This article is technically correct. Easiest way to verify is to try resising white-and-black checker patterns. All software I tried shows abrupt luminosity change when downsising checker pattern by factor of 2, and simple logic suggests that there should be no luminosity change. And if you try gamma correct with 0.45, then resize, then correct with 2.2, you will have expected luminosity like original pattern had.
But in reality it makes much less sense than in that specifically crafted pictures. Even "real life" illustration from the article is given in very contrast situation (a dragonfly photo on dark background)... and difference is still not apparent until both correctly and incorrectly resized pictures are shown side-by-side. My laptop screen makes more difference in these pictures from imperfect backlight and angles.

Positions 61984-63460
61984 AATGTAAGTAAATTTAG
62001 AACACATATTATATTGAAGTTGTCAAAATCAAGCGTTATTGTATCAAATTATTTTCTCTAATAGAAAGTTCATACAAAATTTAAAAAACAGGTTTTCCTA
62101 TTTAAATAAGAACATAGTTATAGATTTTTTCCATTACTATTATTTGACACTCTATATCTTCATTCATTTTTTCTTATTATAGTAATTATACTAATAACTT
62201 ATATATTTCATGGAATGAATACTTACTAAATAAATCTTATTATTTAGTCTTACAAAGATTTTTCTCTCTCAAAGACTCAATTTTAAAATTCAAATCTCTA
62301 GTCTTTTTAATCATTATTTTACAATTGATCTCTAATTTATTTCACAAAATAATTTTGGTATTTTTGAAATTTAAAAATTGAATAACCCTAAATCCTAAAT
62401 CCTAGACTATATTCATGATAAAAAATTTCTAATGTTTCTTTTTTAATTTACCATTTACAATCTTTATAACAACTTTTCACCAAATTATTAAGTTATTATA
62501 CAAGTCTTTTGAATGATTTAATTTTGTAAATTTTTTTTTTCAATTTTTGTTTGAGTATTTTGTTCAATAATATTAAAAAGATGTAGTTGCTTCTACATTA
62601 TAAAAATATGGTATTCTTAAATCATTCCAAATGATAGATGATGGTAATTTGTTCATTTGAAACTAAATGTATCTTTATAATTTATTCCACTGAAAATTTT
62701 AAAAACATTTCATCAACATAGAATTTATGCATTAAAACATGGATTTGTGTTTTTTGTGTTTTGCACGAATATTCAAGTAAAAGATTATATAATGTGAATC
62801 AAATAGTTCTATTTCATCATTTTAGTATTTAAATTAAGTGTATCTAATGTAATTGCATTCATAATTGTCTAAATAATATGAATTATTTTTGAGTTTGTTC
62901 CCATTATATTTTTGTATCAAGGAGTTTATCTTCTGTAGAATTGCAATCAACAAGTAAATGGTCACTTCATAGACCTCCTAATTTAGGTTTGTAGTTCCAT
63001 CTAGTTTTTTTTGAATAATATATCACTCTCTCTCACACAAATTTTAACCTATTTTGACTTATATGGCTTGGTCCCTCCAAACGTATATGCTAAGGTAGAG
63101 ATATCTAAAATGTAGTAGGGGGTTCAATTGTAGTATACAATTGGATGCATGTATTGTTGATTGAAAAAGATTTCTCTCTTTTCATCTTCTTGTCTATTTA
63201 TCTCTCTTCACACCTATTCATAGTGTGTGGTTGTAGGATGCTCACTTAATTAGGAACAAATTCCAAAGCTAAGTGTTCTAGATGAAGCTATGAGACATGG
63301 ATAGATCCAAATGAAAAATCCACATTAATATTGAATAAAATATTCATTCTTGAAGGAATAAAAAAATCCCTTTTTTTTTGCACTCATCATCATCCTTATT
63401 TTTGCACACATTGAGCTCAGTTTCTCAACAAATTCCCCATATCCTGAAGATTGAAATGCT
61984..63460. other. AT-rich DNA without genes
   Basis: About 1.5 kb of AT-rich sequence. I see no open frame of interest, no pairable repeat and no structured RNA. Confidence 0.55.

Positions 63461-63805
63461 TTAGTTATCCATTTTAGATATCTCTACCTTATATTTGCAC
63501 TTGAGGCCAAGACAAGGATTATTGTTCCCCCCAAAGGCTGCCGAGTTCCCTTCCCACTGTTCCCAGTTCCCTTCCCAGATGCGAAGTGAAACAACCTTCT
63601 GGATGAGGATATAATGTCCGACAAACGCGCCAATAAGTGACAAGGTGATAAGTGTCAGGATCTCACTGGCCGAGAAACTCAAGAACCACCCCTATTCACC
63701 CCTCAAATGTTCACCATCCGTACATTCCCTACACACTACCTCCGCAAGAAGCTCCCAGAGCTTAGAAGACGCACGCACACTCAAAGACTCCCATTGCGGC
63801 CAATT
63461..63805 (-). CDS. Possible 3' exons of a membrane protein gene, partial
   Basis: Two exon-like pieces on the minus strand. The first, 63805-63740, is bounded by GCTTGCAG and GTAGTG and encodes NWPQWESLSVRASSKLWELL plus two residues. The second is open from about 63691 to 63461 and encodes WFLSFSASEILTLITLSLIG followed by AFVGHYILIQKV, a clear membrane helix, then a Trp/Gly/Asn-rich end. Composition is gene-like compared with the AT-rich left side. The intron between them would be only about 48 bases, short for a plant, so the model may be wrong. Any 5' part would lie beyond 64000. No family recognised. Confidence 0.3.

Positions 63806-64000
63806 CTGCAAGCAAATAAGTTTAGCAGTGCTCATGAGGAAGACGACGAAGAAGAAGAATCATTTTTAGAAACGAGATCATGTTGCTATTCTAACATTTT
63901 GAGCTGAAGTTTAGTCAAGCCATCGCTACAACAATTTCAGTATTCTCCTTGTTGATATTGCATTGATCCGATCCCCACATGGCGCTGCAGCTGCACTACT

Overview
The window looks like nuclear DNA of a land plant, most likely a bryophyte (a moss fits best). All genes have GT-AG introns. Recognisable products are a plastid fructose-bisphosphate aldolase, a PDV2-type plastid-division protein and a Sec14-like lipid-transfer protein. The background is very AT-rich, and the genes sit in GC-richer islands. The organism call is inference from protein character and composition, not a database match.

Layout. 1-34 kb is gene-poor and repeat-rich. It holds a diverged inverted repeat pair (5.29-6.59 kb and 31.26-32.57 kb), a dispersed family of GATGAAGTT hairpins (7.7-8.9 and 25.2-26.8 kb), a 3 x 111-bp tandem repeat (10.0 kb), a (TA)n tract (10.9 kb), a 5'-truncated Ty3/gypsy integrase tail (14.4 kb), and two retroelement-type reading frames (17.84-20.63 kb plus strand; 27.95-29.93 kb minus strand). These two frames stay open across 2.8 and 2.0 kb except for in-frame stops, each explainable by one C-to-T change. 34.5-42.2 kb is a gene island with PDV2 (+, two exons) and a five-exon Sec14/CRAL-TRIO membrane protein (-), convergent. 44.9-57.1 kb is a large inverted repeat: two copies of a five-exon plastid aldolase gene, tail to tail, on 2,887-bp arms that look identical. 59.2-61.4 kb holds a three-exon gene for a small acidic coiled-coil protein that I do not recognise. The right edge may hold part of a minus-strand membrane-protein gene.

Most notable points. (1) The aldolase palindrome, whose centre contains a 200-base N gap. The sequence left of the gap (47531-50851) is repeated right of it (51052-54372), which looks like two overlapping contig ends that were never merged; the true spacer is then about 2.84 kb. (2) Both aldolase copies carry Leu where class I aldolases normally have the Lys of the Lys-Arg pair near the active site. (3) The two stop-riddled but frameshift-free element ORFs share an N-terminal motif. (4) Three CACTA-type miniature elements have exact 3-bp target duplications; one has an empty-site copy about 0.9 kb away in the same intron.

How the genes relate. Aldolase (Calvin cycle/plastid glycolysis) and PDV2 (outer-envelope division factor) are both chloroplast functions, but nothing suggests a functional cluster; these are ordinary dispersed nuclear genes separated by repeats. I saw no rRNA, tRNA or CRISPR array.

Things could change if one would use wider arithmetics (16 bits per channel), but software tends to use non-linear transfer function for high color depths, so this case is gamma correct. I didn't checked Photoshop for this, but I've tried to build gimp 2.10 from git, and it done things properly for high color depths.
The raw processing software, where it makes sense, heavily uses non-linear curves, too (starting with camera profile and white balance) and is generally color profile aware. For example darktable converts to Lab early and does most work in that color space, so said article isn't applicable to it at all.